Last year, the UK celebrated 100 years of women in the Met police. Things for women in the police force have come a long way, with the current role of Commissioner of the Metropolitan Police Service in London being held by Cressida Dick, the first woman to take charge of the service.
Today, around 8,000 female police offices are working for the Met, making up 27% of the workforce. In the UK as a whole, 30% of the police force are women. This has steadily risen over the years and is currently the highest it has ever been.
As with any male-dominated industry, the police force presents challenges and difficulties for many of its women employees. In this issue, we speak to some women that are on the front line about their views of working for the Police.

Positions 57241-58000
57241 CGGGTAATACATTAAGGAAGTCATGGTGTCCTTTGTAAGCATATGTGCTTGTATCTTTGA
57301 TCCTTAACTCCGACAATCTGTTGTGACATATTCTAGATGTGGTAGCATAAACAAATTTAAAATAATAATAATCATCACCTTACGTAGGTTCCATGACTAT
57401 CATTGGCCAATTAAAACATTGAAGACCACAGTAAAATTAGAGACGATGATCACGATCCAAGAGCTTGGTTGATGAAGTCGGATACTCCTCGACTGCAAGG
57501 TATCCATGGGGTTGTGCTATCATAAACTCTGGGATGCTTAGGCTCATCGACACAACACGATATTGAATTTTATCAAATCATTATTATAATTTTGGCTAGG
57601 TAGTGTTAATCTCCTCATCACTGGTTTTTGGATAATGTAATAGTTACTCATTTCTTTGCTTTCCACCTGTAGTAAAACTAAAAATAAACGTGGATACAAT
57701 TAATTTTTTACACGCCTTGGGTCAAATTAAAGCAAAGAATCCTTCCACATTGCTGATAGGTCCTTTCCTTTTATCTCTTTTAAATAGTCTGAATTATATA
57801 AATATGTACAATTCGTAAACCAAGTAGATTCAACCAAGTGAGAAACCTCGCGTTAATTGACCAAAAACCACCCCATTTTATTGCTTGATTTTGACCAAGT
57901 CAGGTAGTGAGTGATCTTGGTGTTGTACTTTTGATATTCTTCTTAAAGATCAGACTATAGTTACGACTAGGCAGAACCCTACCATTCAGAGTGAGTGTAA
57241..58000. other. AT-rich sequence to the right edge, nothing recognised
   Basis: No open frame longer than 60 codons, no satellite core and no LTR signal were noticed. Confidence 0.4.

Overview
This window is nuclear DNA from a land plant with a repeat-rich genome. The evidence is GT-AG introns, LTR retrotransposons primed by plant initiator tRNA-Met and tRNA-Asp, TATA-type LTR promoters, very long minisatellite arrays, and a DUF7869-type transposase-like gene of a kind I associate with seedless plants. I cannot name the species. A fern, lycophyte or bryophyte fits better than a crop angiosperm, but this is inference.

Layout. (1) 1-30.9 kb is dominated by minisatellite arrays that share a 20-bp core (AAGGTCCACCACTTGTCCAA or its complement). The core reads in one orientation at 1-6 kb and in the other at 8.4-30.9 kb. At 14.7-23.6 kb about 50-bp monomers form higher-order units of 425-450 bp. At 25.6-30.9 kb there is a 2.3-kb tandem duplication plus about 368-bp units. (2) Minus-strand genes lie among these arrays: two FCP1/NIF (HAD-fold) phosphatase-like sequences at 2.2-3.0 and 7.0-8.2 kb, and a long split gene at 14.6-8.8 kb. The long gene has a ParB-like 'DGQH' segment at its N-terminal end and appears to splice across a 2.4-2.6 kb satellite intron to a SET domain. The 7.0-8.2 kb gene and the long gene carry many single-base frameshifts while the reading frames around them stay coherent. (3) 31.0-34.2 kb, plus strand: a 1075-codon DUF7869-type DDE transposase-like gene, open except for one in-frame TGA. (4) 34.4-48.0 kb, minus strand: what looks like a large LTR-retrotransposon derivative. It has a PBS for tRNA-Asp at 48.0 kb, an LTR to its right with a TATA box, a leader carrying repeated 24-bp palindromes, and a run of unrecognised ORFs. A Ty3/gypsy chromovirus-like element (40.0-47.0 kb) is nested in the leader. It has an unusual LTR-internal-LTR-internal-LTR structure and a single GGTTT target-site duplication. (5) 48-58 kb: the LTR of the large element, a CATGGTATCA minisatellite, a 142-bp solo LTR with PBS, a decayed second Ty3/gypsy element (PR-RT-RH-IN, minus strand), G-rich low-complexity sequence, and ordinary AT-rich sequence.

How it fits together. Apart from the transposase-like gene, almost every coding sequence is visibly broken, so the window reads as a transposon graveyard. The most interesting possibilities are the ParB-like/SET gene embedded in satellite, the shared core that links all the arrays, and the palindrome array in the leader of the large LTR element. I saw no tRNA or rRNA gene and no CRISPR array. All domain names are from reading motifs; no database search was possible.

We take a look at the history of women in the police, when they were first permitted to join and the steady slog to getting equal rights to their male counterparts.
We also interviewed two British police officers about their views of the force they work for, the pros, the cons and the challenges they face day to day.